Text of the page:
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Sandord H. COCHRAN - Sanford H. Cochran, a well-known lawyer of Logan, Iowa, who is descended from militant and patriotic stock, is himself a man, who, in the peaceful pursuits of life, has given much to the cause of good government. Not that Mr. Cochran is an office-holder, for he has never held office, but he is a man, who, because of his broad informative knowledge, is regarded as a leader and looked to, by many of his fellow townsmen, for counsel. Mr. Cochran has enjoyed a long and interesting career, and few men of his generation were able to acquire a better training for his profession.

Born on May 20, 1852, at Carmi, in White county, Illinois, Sanford H. Cochran is the son of Sanford, Sr., and Martha E. (JOHNSON) Cochran. Sanford Cochran, Sr., was a native of Hopkinsville, Kentucky, and his wife, who, before her marriage, was Martha E. Johnson, was a native of Clarksville, Tennessee. She came to Kentucky, and there met and married Mr. Cochran's father, who, after their marriage, removed to Illinois, where they remained the balance of their lives. Sanford Cochran, Sr., was a soldier in the Mexican War, having served as a private in Captain Lawler's company of independent cavalry. He, also, was a veteran of the Civil War, having at the outset of that war organized Company B, Fifty-sixth Illinois Volunteer Infantry. After the organization of the company he was elected its captain, and served in that capacity throughout the war. After the Civil War had closed, he returned to his home in Carmi, Illinois, and shortly afterward was made police magistrate, an office which he held until the time of his death.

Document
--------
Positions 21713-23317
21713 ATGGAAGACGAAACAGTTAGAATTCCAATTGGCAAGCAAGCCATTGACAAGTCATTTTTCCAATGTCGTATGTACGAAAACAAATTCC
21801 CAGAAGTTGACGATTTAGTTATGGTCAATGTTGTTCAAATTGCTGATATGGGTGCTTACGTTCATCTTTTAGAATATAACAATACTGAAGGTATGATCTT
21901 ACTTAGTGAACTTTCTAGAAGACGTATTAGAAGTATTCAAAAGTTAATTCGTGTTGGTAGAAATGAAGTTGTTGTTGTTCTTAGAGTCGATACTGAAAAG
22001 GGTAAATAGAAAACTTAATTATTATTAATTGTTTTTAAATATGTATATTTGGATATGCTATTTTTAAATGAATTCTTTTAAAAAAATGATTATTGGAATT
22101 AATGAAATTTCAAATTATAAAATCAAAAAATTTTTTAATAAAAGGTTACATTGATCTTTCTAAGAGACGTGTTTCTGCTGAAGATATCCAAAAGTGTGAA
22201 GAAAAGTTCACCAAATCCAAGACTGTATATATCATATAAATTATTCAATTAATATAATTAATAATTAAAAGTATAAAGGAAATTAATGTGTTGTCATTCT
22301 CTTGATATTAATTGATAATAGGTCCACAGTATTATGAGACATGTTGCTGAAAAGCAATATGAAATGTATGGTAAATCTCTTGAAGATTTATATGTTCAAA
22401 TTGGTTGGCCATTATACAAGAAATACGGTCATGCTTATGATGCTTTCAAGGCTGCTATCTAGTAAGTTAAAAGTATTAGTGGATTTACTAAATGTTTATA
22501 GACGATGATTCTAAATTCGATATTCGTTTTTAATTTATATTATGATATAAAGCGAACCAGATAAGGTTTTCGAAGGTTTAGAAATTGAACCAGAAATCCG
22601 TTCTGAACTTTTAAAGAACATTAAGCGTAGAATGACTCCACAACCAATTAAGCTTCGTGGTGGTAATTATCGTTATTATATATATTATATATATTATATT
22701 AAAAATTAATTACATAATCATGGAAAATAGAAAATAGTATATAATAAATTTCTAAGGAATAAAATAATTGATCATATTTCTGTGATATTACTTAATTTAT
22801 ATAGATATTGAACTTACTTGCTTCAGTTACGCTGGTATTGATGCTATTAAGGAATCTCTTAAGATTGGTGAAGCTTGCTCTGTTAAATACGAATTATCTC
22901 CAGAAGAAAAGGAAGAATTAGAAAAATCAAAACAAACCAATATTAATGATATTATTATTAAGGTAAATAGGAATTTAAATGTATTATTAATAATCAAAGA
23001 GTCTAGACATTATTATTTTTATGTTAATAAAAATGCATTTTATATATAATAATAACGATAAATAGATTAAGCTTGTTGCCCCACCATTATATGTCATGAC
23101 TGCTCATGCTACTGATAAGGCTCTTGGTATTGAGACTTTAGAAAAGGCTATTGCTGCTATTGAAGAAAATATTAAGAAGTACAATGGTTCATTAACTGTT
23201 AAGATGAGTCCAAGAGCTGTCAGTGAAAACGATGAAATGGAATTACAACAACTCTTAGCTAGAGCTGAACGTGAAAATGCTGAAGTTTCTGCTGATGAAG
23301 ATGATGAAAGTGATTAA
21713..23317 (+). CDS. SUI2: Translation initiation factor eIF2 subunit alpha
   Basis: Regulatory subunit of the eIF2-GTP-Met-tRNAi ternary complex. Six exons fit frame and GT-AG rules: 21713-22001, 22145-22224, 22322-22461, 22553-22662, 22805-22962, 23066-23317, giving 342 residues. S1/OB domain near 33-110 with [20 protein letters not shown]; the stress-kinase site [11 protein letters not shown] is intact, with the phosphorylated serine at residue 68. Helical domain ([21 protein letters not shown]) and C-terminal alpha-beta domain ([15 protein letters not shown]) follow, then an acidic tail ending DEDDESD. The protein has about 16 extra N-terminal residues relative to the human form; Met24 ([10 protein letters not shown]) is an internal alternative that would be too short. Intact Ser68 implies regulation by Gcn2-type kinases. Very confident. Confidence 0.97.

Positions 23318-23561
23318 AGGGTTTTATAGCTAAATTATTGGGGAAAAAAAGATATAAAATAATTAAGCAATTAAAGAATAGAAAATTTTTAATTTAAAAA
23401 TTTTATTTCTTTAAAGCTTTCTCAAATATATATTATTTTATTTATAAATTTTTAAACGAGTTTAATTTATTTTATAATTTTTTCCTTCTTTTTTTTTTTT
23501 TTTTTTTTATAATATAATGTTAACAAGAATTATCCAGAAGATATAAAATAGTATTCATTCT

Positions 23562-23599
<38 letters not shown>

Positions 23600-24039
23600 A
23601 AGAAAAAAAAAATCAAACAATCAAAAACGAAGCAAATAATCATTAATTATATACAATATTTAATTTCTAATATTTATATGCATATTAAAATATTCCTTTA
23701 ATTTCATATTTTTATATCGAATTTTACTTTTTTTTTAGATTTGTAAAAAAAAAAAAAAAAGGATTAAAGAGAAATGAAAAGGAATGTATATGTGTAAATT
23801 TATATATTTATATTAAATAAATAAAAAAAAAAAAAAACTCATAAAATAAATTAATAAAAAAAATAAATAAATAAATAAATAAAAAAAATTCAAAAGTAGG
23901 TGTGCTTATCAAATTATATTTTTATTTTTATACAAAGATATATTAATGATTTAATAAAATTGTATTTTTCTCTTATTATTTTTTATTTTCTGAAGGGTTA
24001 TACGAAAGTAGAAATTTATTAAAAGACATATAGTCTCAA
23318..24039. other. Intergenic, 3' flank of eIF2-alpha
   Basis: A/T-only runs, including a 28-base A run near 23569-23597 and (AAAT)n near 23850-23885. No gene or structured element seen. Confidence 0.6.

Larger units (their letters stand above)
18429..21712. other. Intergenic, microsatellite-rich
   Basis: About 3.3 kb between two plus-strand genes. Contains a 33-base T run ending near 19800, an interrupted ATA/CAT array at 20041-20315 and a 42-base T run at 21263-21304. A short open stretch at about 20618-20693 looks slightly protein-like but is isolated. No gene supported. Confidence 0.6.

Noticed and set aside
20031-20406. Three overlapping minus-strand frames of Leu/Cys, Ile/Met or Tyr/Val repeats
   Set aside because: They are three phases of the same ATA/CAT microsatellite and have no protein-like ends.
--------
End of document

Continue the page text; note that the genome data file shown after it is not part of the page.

Sanford, Sr., and Martha E. (Johnson) Cochran, were the parents of five children, three of whom are now deceased. Sanford H. and Isabelle, who married Capt. H. C. Reager, of Evansville, Indiana, are the only living children. William R., John S. and Janie are deceased.

Mr. Cochran's career, during the time he was pursuing an education, was very interesting. He was a student of many schools. After having graduated from the common schools of Illinois, he spent one and one-half years in the Southern Illinois Normal University, at Carbondale, in Jackson county, Illinois. After this, he received an appointment to the United States Military Academy, at West Point, and was a student, at this institution, for one year. Upon leaving West Point, Mr. Cochran decided to follow the law as a profession, and entered the Iowa State University Law School, at Iowa City. He was graduated from this institution in 1874, at the age of twenty-two years, and immediately began the practice of law in Harrison county. Having settled in Logan, in 1874, Mr. Cochran has lived here since that time, a period of more than forty years. During this time he has built up an extensive and lucrative practice, which practice extends to the county, state and federal courts of Iowa and Nebraska. He is not only considered a wise and judicious counselor, but likewise a profound student of legal principles as well as an able and successful practitioner in court.